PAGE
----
Zino Davidoff actually came from very humble beginnings in a tiny Russian village just north of Kiev. His father, a tobacconist who specialized in making fine Turkish cigarettes, moved the family out of Russia in 1911 to avoid the deadly pogroms that haunted Russia’s Jewish communities. Many years later, working in his father’s little tobacco shop in Basel, Switzerland, it was Zino who envisioned a profitable future in selling handmade cigars imported from Cuba. His firsthand knowledge of tobacco, knack for treating his customers with respect, and flair for opulence, were part and parcel of what would later become the world’s finest handmade cigars. Zino also created the model for today’s retail cigar stores, invented the cigar humidor and the double-blade cigar cutter, and changed the way cigars were packaged. It is the sum of those things, along with Zino’s impeccable reputation and dedication to high standards that have made Davidoff cigars symbolic of “the good life.”
The Cigar: Davidoff Aniversario No.3 (6″ x 50)
The Davidoff Aniversario No.3, is a medium-bodied Toro that captures every tenet of the Davidoff criteria: Peerless construction, perfect draw, rich flavor, excellent balance, and a seductive aroma. It also reminds me of some of the best Cuban cigars I’ve smoked, and for that matter, I can only imagine that this cigar is reminiscent of the early Cuban Davidoffs. Its all-Dominican core is capped by a flawless Ecuadorian Connecticut wrapper, and once lit, issues rich notes of cedar with light traces of spice, and some earthiness, laced throughout by a sweet ribbon of honey. In short, it is the quintessential Davidoff cigar.
The Quesada family story begins in 1880s Cuba when two Spanish bakers, Antero and Constantino Gonzalez, had a debt paid to them in the form of tobacco. As a result, the brothers started a tobacco brokerage firm and became quite successful. During the early part of the 20th century, Antero’s daughter married Agustin Quesada who had worked his way up through the business. They had a son, Manuel, who, in 1929 moved his family to the Dominican Republic in search of new tobaccos, while company operations remained in Havana.
By 1960, the Cuban Revolution forced the Quesada family to make the D.R. their new homeland. Manuel’s son, Manolo Quesada, who today oversees all company operations, was 13 at the time. A new brokerage company was established in 1961 under the name Manipuladora de Tobaco, and after completing high school, Manolo joined the business.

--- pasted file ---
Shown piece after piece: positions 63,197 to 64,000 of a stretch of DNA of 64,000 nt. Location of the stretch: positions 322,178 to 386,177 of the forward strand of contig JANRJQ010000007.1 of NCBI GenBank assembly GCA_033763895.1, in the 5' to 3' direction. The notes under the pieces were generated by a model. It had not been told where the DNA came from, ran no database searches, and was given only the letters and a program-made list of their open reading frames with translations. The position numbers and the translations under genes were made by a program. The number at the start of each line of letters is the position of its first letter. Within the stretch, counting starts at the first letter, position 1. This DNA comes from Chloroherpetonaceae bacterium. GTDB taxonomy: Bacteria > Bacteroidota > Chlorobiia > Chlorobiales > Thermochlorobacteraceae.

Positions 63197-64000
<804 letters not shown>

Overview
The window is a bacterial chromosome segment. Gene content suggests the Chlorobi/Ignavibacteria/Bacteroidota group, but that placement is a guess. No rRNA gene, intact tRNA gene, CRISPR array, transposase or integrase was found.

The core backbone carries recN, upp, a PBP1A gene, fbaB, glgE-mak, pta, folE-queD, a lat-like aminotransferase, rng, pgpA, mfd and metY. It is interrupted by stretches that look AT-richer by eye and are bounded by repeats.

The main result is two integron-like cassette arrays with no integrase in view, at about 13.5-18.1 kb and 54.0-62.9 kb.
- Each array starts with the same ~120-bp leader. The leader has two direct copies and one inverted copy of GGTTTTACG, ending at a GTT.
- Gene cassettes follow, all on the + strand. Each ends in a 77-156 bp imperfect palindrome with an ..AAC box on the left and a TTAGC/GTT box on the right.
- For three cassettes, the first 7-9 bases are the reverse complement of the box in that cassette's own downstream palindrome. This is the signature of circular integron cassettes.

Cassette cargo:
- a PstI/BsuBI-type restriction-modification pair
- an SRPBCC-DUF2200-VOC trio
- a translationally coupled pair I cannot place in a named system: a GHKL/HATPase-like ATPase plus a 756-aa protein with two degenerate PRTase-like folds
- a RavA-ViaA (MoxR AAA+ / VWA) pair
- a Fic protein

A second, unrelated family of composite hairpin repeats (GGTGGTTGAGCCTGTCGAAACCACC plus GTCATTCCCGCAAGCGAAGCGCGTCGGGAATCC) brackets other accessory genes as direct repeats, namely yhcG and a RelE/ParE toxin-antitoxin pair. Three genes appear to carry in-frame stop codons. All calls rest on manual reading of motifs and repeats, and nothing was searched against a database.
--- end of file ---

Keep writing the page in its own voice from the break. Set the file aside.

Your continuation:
Over the years, Manolo’s passion for the tobacco business inspired him to add his name to what was a small, select list of Dominican cigar makers – and by the 1970s he found a partner in Juan Sosa, a Miami-based cigar maker and distributor of Antillian Cigars. The new company was founded in 1974 under the name MATASA (Manufactura de Tabacos, S.A), and started, as the Quesadas put it, “as a small operation with $100, a chair, a phone, and three rollers.” Things moved quickly. More rollers were hired and the company began producing both Sosa Cigars and the non-Cuban Fonseca cigars.
The Cigar-Boom ’90s took a heavy toll on the company. Over 100 new cigar factories opened in the D.R. during that period, resulting in short supplies of tobacco, bands, cellophane, and other materials, but the Quesadas prevailed on the strength of their catalog.
During the early 2000s, Manolo Quesada built a new management team that today includes his two daughters, Patricia and Raquel, and other family members. The company continued to make Fonseca, as well as Cubita cigars, and in 2008 introduced the critically-acclaimed Casa Magna cigars line.
Marking the Quesadas’ 40 years in business, in 2014 the company was officially renamed Quesada Cigars and released the Quesada 40th Anniversary cigar selection. More recently, one of the company’s most ambitious projects was the Heisenberg by Quesada cigars line, which offers no blend information; the idea being that cigar smokers should enjoy them with “no preconceived notions” about what to expect.
Quesada Cigars is also the chief sponsor of the Procigar Festival held annually in Santiago, the DR.
The Cigar: Quesada Reserva Privada Toro Oscuro (5 5/8″ x 54)
The Quesada Reserva Privada Toro Oscuro is the pinnacle of everything that lists Quesada among the D.R.’s best cigar makers. This “private reserve,” limited edition cigar comprises a full-bodied blend of extremely rare 1997 San Vicente ligero, Pennsylvania ligero, 1997 San Vicente Criollo binder, and a dark, savory Connecticut Broadleaf Oscuro wrapper. Aged one full year after rolling, the cigar offers an ultra-smooth smoke brimming with a fusion of cocoa, white pepper, earth, roasted coffee, and a light note of hay on the finish.
Coming soon…Part 2, where we’ll look at 5 of the smaller, more boutique Dominican cigar makers that dot the island – each turning out excellent cigars on a daily basis.